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Low doses of caffeine reduce heart rate during submaximal cycle ergometry.

McClaran SR, Wetter TJ - J Int Soc Sports Nutr (2007)

Bottom Line: After thirty minutes of rest, a warm-up (30 Watts for 2 min) the pedal rate of 60 rpm was maintained at a steady-state output of 60 watts for five minutes; increased to 120 watts for five minutes and to 180 watts for five minutes.Systolic blood pressure (BP) was measured at rest and during each of the three sub-maximal steady state power outputs.BP was significantly higher (p < 0.05) at rest and after the 3 mg/kg caffeine vs placebo (116 +/- 13 vs 123 +/- 10 mm Hg).

View Article: PubMed Central - HTML - PubMed

Affiliation: Department of Kinesiology& Health, University of Wisconsin Oshkosh, Oshkosh, WI 54901, USA. mcclaran@uwosh.edu.

ABSTRACT

Background: The purpose of this study was to examine the cardiovascular effects of two low-levels of caffeine ingestion in non habitual caffeine users at various submaximal and maximal exercise intensities.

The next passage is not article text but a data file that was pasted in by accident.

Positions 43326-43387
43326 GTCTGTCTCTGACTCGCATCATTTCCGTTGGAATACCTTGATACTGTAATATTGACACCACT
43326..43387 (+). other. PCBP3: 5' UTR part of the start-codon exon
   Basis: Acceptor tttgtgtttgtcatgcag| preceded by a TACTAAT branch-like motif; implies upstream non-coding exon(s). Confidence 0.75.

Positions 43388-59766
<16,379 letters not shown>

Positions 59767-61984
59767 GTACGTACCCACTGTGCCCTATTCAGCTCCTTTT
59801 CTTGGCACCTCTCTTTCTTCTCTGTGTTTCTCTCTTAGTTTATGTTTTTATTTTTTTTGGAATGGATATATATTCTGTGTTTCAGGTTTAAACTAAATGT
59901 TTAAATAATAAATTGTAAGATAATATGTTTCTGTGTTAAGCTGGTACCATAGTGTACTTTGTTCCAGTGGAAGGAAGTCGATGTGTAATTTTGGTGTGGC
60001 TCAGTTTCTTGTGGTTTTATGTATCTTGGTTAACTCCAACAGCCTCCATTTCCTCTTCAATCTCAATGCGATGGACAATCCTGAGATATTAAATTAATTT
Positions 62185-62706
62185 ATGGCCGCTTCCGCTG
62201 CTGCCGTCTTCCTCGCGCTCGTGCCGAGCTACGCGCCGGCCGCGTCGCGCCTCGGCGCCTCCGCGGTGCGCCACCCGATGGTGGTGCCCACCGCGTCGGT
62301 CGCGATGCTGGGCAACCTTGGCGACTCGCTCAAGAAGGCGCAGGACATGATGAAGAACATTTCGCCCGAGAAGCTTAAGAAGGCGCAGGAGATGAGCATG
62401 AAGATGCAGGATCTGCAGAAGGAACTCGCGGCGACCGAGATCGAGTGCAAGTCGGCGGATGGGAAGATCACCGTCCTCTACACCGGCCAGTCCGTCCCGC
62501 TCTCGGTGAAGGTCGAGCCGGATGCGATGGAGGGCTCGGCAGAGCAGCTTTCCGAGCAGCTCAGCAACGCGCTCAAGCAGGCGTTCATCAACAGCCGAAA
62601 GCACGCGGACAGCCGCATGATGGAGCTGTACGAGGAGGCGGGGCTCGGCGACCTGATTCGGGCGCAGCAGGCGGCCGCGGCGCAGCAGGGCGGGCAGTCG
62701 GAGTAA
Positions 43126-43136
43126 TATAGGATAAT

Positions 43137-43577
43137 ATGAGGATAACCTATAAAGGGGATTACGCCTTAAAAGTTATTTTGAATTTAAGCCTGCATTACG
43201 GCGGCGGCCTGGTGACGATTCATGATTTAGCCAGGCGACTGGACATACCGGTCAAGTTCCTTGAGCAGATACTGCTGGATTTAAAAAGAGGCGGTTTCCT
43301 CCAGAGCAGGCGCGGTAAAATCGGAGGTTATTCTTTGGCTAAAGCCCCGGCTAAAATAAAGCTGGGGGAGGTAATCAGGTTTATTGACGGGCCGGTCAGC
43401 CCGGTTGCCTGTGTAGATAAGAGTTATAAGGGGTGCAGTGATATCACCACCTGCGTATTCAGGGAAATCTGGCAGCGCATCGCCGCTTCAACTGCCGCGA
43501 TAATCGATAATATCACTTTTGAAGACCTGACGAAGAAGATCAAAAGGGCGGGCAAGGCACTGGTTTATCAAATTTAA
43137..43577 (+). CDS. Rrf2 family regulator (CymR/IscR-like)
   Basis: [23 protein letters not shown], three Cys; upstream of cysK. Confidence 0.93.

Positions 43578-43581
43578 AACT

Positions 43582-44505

Methods: Nine male subjects (19-25 yr; 83.3 +/- 3.1 kg; 184 +/- 2 cm), underwent three testing sessions administered in a randomized and double-blind fashion. During each session, subjects were provided 4 oz of water and a gelatin capsule containing a placebo, 1.5 mg/kg caffeine, or 3.0 mg/kg caffeine. After thirty minutes of rest, a warm-up (30 Watts for 2 min) the pedal rate of 60 rpm was maintained at a steady-state output of 60 watts for five minutes; increased to 120 watts for five minutes and to 180 watts for five minutes. After a 2 min rest the workload was 180 watts for one minute and increased by 30 watts every minute until exhaustion. Heart rate (HR) was measured during the last 15-seconds of each minute of submaximal exercise. Systolic blood pressure (BP) was measured at rest and during each of the three sub-maximal steady state power outputs. Minute ventilation (VE), Tidal volume (VT), Breathing frequency (Bf), Rating of perceived exertion (RPE), Respiratory exchange ratio (RER), and Oxygen consumption (VO2) were measured at rest and during each minute of exercise.

Results: Caffeine at 1.5 and 3.0 mg/kg body weight significantly lowered (p < 0.05) HR during all three submaximal exercise intensities compared to placebo (range - 4 to 7 bpm lower) but not at rest or maximal exercise. BP was significantly higher (p < 0.05) at rest and after the 3 mg/kg caffeine vs placebo (116 +/- 13 vs 123 +/- 10 mm Hg). Neither dose of caffeine had any effect on BP during submaximal exercise. Caffeine had no effect on VE, VT, VO2, RPE, maximal power output or time to exhaustion.